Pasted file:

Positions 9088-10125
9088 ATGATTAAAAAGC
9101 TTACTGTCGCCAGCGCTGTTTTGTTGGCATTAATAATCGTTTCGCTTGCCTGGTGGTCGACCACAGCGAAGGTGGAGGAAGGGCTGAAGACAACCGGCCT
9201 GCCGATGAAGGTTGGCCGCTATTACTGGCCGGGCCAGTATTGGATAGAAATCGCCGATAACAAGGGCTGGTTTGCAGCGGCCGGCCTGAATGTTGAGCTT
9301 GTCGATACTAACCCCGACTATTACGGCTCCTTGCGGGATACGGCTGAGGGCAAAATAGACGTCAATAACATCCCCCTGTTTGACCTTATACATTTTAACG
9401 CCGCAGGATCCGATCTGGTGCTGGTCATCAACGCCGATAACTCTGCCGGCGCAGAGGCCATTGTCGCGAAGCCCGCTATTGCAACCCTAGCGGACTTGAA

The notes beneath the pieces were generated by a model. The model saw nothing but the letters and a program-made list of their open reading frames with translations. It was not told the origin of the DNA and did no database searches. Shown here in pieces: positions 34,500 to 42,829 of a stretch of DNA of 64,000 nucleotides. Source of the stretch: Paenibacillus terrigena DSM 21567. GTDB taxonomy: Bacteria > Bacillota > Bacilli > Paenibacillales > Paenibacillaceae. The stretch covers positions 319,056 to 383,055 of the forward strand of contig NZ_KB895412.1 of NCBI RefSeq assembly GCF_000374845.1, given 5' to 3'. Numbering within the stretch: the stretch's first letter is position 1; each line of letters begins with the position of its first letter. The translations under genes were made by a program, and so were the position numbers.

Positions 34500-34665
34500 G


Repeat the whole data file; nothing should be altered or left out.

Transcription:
Positions 9088-10125
9088 ATGATTAAAAAGC
9101 TTACTGTCGCCAGCGCTGTTTTGTTGGCATTAATAATCGTTTCGCTTGCCTGGTGGTCGACCACAGCGAAGGTGGAGGAAGGGCTGAAGACAACCGGCCT
9201 GCCGATGAAGGTTGGCCGCTATTACTGGCCGGGCCAGTATTGGATAGAAATCGCCGATAACAAGGGCTGGTTTGCAGCGGCCGGCCTGAATGTTGAGCTT
9301 GTCGATACTAACCCCGACTATTACGGCTCCTTGCGGGATACGGCTGAGGGCAAAATAGACGTCAATAACATCCCCCTGTTTGACCTTATACATTTTAACG
9401 CCGCAGGATCCGATCTGGTGCTGGTCATCAACGCCGATAACTCTGCCGGCGCAGAGGCCATTGTCGCGAAGCCCGCTATTGCAACCCTAGCGGACTTGAA

The notes beneath the pieces were generated by a model. The model saw nothing but the letters and a program-made list of their open reading frames with translations. It was not told the origin of the DNA and did no database searches. Shown here in pieces: positions 34,500 to 42,829 of a stretch of DNA of 64,000 nucleotides. Source of the stretch: Paenibacillus terrigena DSM 21567. GTDB taxonomy: Bacteria > Bacillota > Bacilli > Paenibacillales > Paenibacillaceae. The stretch covers positions 319,056 to 383,055 of the forward strand of contig NZ_KB895412.1 of NCBI RefSeq assembly GCF_000374845.1, given 5' to 3'. Numbering within the stretch: the stretch's first letter is position 1; each line of letters begins with the position of its first letter. The translations under genes were made by a program, and so were the position numbers.

Positions 34500-34665
34500 G